Unfortunately, in the first series, the beginnings of problems appeared. Perhaps this is an erroneous opinion—only time will tell. The show can turn into a demonstration of the strength of the weaker sex, where one ambitious princess tries to defeat another queen. and thus reduce the multifaceted history of the great house to the usual medieval feminism. I hope this doesn’t happen.

The characters deserve a few words. They have yet to reveal themselves. However, even after the first series, there is something to discuss. Viserys turned out great. Paddy Considine (Patrick George “Paddy” Considine) managed to show more emotions in an hour than Jon Snow in the entire series. The king is truly canonical and combines the pragmatism of the monarch with humanity towards family and friends.

Unfortunately, due to attempts to increase the inequality of women, the storyline was completely lost, in which the king had already been preparing Rhaenyra as his successor for some time. In the series, the girl only pours wine at meetings of the small council, and the choice of Viserys in favor of her daughter seems hasty and forced, although in the book it was not so.

The origin of the conflict between the king and Prince Damon is excellently shown. Viserys often defended his brother in front of the members of the council, but the act of the prince crosses everything out and becomes the basis for many years of enmity. Overall, Matt Smith is great as Damon. He is an experienced fighter and does not hold back his emotions well, but he is smart and cunning enough to mock the King’s Hand several times at once in a tournament. The character before us is one of the best in the upcoming epic, the development of which will be interesting to watch.

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Finally, the little princess herself—Reynira—looks very organic. In the book, the girl is about eight years old, while the actress is already 21. But in the frame, the difference is almost not felt. At one point, “Game of Thrones” significantly aged the main characters. Jon Snow and Daenerys didn’t look like 13–15-year-olds. Now this problem has been fixed.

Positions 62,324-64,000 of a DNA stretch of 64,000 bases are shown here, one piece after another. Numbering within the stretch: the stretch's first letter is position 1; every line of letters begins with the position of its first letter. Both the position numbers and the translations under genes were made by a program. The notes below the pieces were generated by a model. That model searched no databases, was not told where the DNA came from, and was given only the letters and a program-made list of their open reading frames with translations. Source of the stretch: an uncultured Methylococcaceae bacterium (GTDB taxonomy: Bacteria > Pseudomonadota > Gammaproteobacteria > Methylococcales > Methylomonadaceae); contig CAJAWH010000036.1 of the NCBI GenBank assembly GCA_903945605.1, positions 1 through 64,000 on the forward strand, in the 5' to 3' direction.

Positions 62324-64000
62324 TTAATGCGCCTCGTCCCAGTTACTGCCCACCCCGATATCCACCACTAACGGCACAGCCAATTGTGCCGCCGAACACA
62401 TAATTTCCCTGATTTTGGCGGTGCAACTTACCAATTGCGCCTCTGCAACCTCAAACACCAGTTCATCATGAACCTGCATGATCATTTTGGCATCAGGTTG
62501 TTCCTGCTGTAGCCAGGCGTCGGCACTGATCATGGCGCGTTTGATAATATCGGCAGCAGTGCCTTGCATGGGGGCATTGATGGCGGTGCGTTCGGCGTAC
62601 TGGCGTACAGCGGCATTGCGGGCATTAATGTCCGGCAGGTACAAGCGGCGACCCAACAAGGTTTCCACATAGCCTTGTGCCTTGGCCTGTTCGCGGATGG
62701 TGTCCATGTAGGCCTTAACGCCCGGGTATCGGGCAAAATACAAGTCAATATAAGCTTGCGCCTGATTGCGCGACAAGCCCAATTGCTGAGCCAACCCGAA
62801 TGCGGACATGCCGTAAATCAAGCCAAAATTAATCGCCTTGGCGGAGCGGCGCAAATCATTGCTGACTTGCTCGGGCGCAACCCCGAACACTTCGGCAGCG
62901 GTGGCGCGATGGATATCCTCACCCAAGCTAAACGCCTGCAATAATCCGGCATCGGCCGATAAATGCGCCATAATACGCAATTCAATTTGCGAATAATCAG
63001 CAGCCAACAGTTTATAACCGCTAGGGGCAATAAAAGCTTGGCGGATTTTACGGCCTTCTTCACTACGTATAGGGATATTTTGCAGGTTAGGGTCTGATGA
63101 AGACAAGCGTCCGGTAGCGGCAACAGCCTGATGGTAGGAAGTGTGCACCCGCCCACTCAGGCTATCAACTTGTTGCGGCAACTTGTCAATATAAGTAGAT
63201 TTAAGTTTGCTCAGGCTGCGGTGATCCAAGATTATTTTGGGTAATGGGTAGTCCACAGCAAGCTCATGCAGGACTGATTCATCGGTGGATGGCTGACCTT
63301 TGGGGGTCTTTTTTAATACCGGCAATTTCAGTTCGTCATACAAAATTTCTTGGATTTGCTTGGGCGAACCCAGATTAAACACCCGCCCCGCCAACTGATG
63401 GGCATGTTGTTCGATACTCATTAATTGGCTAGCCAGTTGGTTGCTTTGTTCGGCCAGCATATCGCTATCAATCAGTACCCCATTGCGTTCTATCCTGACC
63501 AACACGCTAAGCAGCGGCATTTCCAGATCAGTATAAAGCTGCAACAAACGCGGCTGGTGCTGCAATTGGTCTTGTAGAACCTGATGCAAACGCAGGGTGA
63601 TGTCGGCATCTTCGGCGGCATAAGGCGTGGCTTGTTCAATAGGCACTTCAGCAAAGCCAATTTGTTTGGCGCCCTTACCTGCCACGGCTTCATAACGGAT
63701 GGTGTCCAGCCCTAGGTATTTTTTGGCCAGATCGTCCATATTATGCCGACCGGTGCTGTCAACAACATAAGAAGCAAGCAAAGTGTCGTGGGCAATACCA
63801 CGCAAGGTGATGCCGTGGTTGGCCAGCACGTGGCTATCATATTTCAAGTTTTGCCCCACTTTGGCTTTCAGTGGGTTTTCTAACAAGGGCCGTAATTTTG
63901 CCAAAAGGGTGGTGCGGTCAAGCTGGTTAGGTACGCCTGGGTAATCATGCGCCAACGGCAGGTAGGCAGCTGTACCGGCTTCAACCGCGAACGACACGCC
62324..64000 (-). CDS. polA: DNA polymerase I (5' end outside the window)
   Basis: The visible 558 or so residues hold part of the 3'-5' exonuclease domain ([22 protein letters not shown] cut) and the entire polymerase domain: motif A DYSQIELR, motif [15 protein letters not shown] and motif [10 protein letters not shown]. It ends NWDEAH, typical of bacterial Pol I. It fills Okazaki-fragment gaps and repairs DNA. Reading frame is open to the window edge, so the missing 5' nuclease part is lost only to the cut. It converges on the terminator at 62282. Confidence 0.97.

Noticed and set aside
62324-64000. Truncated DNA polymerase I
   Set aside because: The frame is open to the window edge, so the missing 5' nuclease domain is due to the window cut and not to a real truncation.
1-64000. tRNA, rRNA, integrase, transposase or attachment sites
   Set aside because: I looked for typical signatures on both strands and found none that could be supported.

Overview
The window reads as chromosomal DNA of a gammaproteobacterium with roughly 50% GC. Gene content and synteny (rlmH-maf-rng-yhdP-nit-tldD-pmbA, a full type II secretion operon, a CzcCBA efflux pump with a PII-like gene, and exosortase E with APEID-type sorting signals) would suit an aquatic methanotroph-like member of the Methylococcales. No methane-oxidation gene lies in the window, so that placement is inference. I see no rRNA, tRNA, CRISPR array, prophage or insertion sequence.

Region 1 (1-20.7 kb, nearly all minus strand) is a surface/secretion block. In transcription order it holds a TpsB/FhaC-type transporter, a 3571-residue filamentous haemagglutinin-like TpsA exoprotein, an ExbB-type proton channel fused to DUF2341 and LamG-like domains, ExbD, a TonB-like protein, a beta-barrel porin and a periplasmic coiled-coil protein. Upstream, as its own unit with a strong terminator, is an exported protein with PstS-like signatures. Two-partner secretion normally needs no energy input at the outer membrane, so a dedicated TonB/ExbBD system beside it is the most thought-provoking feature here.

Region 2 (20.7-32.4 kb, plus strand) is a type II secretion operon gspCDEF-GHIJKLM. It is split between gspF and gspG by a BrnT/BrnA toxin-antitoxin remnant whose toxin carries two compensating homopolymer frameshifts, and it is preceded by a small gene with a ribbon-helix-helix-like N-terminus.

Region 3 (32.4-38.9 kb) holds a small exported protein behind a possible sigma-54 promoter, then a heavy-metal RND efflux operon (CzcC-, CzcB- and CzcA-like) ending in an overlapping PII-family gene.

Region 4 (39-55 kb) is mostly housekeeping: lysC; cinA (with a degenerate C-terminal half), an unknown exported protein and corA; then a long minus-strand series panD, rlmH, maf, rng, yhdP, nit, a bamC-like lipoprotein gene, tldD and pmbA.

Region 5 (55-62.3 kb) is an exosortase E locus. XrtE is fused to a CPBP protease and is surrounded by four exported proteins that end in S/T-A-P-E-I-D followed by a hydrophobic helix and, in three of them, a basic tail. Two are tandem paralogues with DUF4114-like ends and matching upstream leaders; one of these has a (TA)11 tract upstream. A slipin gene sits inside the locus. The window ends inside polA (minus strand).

The rest of the characters did not play a significant role in the first series, but there is no doubt that they will surprise in the future. This time, most of the characters are in the same location—in King’s Landing—so the plot will not jump across the entire continent. The more interesting are the individual lines of heroes that develop in parallel but almost immediately influence each other.

The music for “House of the Dragon” is written by Ramin Djawadi, already familiar from the “Game of Thrones”. So far, only rethinking of old compositions has sounded, but the maestro is famous for his original tracks, so we should expect many memorable musical themes in the future.

It was disappointing that there was no opening melody on the screensaver, as there was in the Game of Thrones-and the introductory video itself as a whole. The Targaryen coat of arms looks cool at the beginning, but with modern screensavers for a whole minute, or even several minutes, it can not compete. It is hoped that the creators saved the spectacular opening credits for subsequent episodes.


House of the Dragon is the perfect return to George Martin’s beloved universe. The first series showed that the writers treat the canon with attention and love, cutting off everything superfluous to keep the pace of the story. The actors are beautiful in their images, the scenery and graphics are impressive, and the music gives you familiar goosebumps. It remains to be hoped that the high bar will continue throughout the season, and the “Rings of Power” should only wish good luck. The HBO Dragon is ready for battle like never before.